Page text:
By Kevin Kolodziejski
“If You Can Believe It, You Can Achieve It”
When I see that oh-so-common poster saying adorning school walls, I want to pull an Oedipus and poke my eyes out.
I don’t know about you, but I’m not telling the seventh grade boy whose dream job is to become a jockey to “Go for it” — if he is 5’1” and 190. I’m not about to sell an impressionable boy, or girl for that matter, a false bill of goods. But regardless of gender, you’re not in seventh grade. Or 5’1” and 190 — unless you stopped cycling and started working the night shift at Golden Corral.
So let me sell you on something else — something that on first take doesn’t seem too different from those words that make me want to see no more. Something that will summon up your inner Ronnie Lott and improve the suffering you sometimes need to do or want to do while cycling.
So Why Mention Ronnie Lott?
Two reasons. The last time I saw the aforementioned quotation on a school wall, it was attributed to this first-ballot football Hall of Famer who is regarded as one of the smartest and hardest-hitting defensive backs of all time. Far more applicable to this article: Lott is a most sublime example of his own words and clearly one of all sports’ ultimate psychos.
During the last game of the 1985 NFL season, the top third of Lott’s left pinky finger got crushed between two helmets like a pill by a pestle. The typical recovery time after piecing and pinning a pulverized pinky together, the doctor explained, is eight weeks. Lott wondered if there was another option that would allow him to play in the upcoming playoff game. There is, the doctor replied, but it requires the use of a bone saw. So Lott said what I refuse say to any really fat kid who dreams of racing horses: “Go for it.”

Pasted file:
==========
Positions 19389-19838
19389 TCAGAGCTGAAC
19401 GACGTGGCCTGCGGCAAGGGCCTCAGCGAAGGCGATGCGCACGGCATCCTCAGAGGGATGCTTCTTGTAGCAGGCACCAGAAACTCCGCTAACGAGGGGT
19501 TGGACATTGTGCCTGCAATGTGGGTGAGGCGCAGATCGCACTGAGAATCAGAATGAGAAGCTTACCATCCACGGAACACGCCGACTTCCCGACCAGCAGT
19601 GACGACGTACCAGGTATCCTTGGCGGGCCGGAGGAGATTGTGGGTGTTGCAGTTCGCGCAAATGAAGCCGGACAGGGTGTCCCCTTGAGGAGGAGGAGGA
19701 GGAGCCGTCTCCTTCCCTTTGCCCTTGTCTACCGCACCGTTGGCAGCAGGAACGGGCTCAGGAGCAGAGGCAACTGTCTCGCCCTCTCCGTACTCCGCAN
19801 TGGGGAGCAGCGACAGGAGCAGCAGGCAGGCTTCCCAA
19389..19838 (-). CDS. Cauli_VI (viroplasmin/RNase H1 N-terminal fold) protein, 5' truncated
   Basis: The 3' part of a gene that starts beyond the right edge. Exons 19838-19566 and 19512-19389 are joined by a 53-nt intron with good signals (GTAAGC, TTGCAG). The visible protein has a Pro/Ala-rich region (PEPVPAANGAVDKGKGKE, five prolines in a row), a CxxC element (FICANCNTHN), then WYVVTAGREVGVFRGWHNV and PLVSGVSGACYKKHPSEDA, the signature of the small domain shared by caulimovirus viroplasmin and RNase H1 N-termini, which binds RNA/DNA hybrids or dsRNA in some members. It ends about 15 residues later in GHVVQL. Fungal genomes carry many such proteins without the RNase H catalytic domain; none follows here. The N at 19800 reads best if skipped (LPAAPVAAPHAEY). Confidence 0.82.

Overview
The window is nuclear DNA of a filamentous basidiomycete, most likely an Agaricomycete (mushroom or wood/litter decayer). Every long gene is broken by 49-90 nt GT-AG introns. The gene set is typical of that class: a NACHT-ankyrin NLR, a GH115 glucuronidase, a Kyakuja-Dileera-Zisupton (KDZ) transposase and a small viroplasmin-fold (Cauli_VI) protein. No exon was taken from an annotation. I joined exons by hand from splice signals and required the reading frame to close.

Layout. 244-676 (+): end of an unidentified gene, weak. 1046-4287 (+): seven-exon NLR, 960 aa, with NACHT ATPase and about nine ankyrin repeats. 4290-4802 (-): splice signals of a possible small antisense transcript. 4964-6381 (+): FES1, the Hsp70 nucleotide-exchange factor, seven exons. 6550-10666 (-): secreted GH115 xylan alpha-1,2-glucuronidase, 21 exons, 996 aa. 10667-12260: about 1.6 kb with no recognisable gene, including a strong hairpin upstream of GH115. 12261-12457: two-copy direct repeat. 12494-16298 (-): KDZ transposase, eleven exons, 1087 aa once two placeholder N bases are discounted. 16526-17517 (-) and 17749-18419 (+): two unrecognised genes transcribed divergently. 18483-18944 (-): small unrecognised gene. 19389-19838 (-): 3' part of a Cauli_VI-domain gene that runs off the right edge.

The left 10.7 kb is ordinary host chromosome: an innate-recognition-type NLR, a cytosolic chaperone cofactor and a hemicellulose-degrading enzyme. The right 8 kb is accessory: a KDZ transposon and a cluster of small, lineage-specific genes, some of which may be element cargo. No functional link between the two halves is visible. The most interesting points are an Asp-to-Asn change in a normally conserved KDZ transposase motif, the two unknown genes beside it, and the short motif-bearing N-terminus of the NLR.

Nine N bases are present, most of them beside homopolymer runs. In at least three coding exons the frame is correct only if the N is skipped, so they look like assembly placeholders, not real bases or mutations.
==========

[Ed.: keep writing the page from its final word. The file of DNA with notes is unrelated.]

Lott did indeed play two weeks later, — minus one-third of a finger. Despite that fact, I still find his posterized claim, “If you can believe it, you can achieve it,” to be too falsely optimistic, too Pollyannaish. But experimenting with something called self-talk has made me see an element of truth to Lott’s seemingly saccharine statement.
So What Is Self-Talk?
Though I called Lott a psycho, self-talk is not the conversation you have with yourself as the nurse feeds you applesauce since you’re strapped to the bed. According to McLeod Health.com, in the realm of sports psychology, it is simply repeating certain statements during exercise or athletic competition to improve focus, slow the mental process, “replace negative thinking with more positive messages” and “devote more ‘power’ to the specific task at hand.” Somewhat akin to a form of meditation, you create a simple phrase encapsulating what you want to accomplish and say it repeatedly before and during your attempt.
Let’s say you tend to get gapped on group rides on rollers because you stand and mash when you should sit and spin. In this case, your self-talk saying could be “Sit and spin, sit and spin.” You’d say it aloud as you dressed and prepared for the ride and softly to yourself every time the ride approached an incline.
Now I began this article by explaining my disdain for Ronnie Lott’s quotation to make you see I’m not the sort who would mindlessly buy into something as Tony Robbinsesque as self-talk. In fact, based solely on the way McLeod Health.com explains it — they suggest a basketball player with foul-shooting woes say, “I’ve made this shot before, and it’s doable,” — I would’ve never tried self-talk. But I learned about it by reading Endure by Alex Hutchinson.
Malcolm Gladwell Is Right on Two Counts